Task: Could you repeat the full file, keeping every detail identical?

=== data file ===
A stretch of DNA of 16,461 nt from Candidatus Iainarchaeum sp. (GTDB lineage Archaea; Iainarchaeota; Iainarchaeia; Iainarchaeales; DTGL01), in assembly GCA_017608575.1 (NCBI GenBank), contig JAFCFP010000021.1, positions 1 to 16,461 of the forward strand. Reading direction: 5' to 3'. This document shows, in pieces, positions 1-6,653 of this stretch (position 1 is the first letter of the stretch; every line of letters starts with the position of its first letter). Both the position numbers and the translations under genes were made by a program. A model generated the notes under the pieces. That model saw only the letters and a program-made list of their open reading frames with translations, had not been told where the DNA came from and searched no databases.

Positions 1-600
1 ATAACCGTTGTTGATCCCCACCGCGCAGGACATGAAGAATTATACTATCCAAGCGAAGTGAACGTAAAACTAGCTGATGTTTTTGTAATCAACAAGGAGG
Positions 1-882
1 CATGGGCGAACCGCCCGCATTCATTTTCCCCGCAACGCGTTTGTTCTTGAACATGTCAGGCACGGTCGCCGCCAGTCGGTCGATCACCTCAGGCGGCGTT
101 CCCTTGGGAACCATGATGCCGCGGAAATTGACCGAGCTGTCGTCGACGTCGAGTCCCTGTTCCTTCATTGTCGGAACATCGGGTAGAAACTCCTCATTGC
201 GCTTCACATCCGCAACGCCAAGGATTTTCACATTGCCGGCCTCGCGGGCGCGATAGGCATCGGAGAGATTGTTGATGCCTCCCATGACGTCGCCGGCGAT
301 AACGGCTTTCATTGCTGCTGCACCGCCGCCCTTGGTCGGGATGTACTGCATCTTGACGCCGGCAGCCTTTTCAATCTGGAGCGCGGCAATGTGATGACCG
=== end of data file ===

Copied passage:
A stretch of DNA of 16,461 nt from Candidatus Iainarchaeum sp. (GTDB lineage Archaea; Iainarchaeota; Iainarchaeia; Iainarchaeales; DTGL01), in assembly GCA_017608575.1 (NCBI GenBank), contig JAFCFP010000021.1, positions 1 to 16,461 of the forward strand. Reading direction: 5' to 3'. This document shows, in pieces, positions 1-6,653 of this stretch (position 1 is the first letter of the stretch; every line of letters starts with the position of its first letter). Both the position numbers and the translations under genes were made by a program. A model generated the notes under the pieces. That model saw only the letters and a program-made list of their open reading frames with translations, had not been told where the DNA came from and searched no databases.

Positions 1-600
1 ATAACCGTTGTTGATCCCCACCGCGCAGGACATGAAGAATTATACTATCCAAGCGAAGTGAACGTAAAACTAGCTGATGTTTTTGTAATCAACAAGGAGG
Positions 1-882
1 CATGGGCGAACCGCCCGCATTCATTTTCCCCGCAACGCGTTTGTTCTTGAACATGTCAGGCACGGTCGCCGCCAGTCGGTCGATCACCTCAGGCGGCGTT
101 CCCTTGGGAACCATGATGCCGCGGAAATTGACCGAGCTGTCGTCGACGTCGAGTCCCTGTTCCTTCATTGTCGGAACATCGGGTAGAAACTCCTCATTGC
201 GCTTCACATCCGCAACGCCAAGGATTTTCACATTGCCGGCCTCGCGGGCGCGATAGGCATCGGAGAGATTGTTGATGCCTCCCATGACGTCGCCGGCGAT
301 AACGGCTTTCATTGCTGCTGCACCGCCGCCCTTGGTCGGGATGTACTGCATCTTGACGCCGGCAGCCTTTTCAATCTGGAGCGCGGCAATGTGATGACCG